Peter Høeg Reflects on Copenhagen, Denmark

Denmark’s capital “has never developed a big-city ego.” Martin Soeby / Gallery Stock

Last week, my 3½-year-old son Daniel and I discovered a hidden playground on the long, narrow square called Sankt Annæ Plads in Copenhagen.

Sankt Annæ Plads extends toward the harbor, the Royal Danish Playhouse, and the new Opera. It is neighbor to Amalienborg Palace, residence of the Danish queen, and is bordered by fine mansions, hotels, shipping companies, and law firms. The playground we discovered lies tucked away in the central garden complex that runs down the middle of the square. I must have passed by hundreds of times without ever noticing it. But now, in the company of a child, I did.

Daniel is a little over three feet tall. I got down on my haunches next to him, between the rocking horses and the pirate ship. And I asked myself this question: how does a child experience Copenhagen? Or rather: what would it be like as an adult to encounter the city from inside a smaller, weaker body, a more undecided system?

From that position you notice the playgrounds. You see objects you can scale and jump off. You see ice-cream vendors, drinking fountains, and public restrooms. You look for the gaps in the traffic.

But you also listen below the surface of the city for something deeper. The child, and the child inside the adult, listens for the emotional hum of the public space.

From this perspective, I discover that the city of Copenhagen gives out a certain kindness.

I don’t think I’m sweetening reality by claiming this. Like all major cities, Copenhagen has its own greed, its fight for survival, its fear of the future. Yet beneath its traumas, I think I sense something else: an unobtrusive kind of mutual respect among its people.

It may be due to something as simple as the city being one of the smallest capitals in the world, with its 1.7 million inhabitants. Copenhagen has never developed a big-city ego.

When I was a child growing up in the early 1960s in Christianshavn, a harbor district dating back to the 17th century, traversed by canals, built on garbage and wooden stilts, I saw the last genuine poverty. It’s gone now. Copenhagen is one of the world’s few capital cities in which no real slum exists. Social tensions are a lot less pronounced here than in most other important cities.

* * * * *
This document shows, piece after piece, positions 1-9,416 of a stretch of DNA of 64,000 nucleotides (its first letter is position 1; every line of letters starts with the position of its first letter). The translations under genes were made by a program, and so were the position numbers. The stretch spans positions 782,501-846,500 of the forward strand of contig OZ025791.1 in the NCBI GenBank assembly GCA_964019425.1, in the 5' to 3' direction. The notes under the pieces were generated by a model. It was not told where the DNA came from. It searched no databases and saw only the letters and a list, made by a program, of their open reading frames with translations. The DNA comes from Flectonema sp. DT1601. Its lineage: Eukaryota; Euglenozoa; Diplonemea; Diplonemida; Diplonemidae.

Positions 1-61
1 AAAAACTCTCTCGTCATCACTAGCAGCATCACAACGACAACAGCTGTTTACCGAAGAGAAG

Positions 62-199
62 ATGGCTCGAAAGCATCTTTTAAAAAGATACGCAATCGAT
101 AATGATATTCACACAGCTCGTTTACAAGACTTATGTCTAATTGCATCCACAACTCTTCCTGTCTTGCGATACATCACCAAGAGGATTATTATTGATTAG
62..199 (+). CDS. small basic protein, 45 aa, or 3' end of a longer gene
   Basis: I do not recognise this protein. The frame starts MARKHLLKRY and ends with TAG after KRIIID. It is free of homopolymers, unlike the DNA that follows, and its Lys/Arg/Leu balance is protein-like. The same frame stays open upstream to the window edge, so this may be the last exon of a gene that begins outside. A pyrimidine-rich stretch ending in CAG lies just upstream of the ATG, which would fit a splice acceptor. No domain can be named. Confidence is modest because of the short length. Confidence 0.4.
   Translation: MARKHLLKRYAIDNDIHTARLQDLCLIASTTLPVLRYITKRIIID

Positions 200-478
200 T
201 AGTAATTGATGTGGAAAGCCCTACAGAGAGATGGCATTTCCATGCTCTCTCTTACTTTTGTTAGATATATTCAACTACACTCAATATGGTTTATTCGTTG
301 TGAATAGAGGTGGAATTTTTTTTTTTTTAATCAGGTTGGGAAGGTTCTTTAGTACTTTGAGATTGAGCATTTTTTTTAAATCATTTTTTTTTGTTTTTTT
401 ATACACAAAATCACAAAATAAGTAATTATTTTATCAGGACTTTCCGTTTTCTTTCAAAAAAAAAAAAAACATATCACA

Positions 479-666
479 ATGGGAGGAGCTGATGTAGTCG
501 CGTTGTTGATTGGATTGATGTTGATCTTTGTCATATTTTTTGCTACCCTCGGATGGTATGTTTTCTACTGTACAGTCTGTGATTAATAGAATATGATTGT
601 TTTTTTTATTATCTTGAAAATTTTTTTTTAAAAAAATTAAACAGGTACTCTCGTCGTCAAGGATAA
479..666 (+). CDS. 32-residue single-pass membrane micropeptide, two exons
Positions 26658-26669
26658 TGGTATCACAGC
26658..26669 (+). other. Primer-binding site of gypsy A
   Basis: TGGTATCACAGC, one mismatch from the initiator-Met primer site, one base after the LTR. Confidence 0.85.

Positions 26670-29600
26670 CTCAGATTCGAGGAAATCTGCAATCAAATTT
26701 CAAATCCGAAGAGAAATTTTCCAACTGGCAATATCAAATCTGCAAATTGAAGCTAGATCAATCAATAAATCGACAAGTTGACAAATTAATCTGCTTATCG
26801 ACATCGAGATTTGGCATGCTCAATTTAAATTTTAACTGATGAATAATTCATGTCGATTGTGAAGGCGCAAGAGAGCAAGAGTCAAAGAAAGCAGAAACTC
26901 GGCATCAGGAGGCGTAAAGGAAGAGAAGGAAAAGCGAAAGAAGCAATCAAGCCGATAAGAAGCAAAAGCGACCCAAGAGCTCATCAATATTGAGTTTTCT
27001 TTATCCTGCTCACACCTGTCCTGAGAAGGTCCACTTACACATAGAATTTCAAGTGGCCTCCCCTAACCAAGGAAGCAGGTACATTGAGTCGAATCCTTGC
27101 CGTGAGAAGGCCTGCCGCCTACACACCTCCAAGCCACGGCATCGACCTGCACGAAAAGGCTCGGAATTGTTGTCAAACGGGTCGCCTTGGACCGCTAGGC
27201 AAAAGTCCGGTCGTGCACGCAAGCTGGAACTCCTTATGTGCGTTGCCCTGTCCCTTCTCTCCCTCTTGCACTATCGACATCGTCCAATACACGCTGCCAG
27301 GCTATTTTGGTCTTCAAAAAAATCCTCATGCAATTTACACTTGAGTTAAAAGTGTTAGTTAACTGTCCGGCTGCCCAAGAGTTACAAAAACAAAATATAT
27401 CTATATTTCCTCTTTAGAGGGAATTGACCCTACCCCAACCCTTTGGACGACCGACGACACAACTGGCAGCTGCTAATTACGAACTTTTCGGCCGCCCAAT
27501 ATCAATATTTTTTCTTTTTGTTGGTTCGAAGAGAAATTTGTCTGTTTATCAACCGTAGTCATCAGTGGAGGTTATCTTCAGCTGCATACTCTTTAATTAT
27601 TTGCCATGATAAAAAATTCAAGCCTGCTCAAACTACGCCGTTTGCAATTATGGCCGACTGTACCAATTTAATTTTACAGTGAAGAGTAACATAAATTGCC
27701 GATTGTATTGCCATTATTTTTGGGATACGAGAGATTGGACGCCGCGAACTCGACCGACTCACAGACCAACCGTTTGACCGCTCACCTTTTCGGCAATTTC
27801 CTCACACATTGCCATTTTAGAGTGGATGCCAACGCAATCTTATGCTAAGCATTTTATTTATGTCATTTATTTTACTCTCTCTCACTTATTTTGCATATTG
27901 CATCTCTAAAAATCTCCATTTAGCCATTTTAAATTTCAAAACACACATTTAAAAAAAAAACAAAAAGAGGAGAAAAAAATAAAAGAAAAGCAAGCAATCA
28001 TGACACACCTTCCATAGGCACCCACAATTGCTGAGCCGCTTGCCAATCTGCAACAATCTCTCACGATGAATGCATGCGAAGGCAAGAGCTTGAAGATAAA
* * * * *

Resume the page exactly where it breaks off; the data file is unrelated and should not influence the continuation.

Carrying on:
The city itself thinks its wealth is both well deserved and long lasting. With such myopic optimism, it of course teeters, along with the rest of the Western world, on the brink of an abyss. But when the inevitable shift toward global empathy occurs, I think Copenhagen will have its own particular contribution to make in that process. Because somehow the people here have managed to create a societal structure and a cityscape distinguished by this singularly low-key sense of humanity.

I’m looking forward to showing Daniel some of the things about Copenhagen of which I am fond. I hope the winters will be cold enough for Søerne—The Lakes—to ice over so we can skate on them together and take in the steeples and towers across their frozen expanses. I want to take him to the sandy beaches of Helgoland and Charlottenlund Fort, 20 minutes by bike from the center of town. I hope we’ll play soccer together in one of the numerous parks, with friends of many nationalities. I hope that like me he’ll grow up in a system of public schools that I would not hesitate to call excellent, looked after by one of the most decent and most reliable public administrations to be found anywhere. I hope?.?.?.

When people are given the chance, when the pressure inside and out isn’t going off the scale, we try to treat each other well. The human heart comprises its own natural ethics. I sense that almost physically in Copenhagen.

Even when Daniel, in just the blink of an eye from now, will have grown too big for playgrounds, I think I’ll go back to that narrow garden on Sankt Annæ Plads. There I shall get down on my haunches and say this to Copenhagen: I’m keeping an eye on you, and I have a question, perhaps the most important question people and cities can ask themselves and each other. How are things going with your compassion? How does it stand with the city and the heart?

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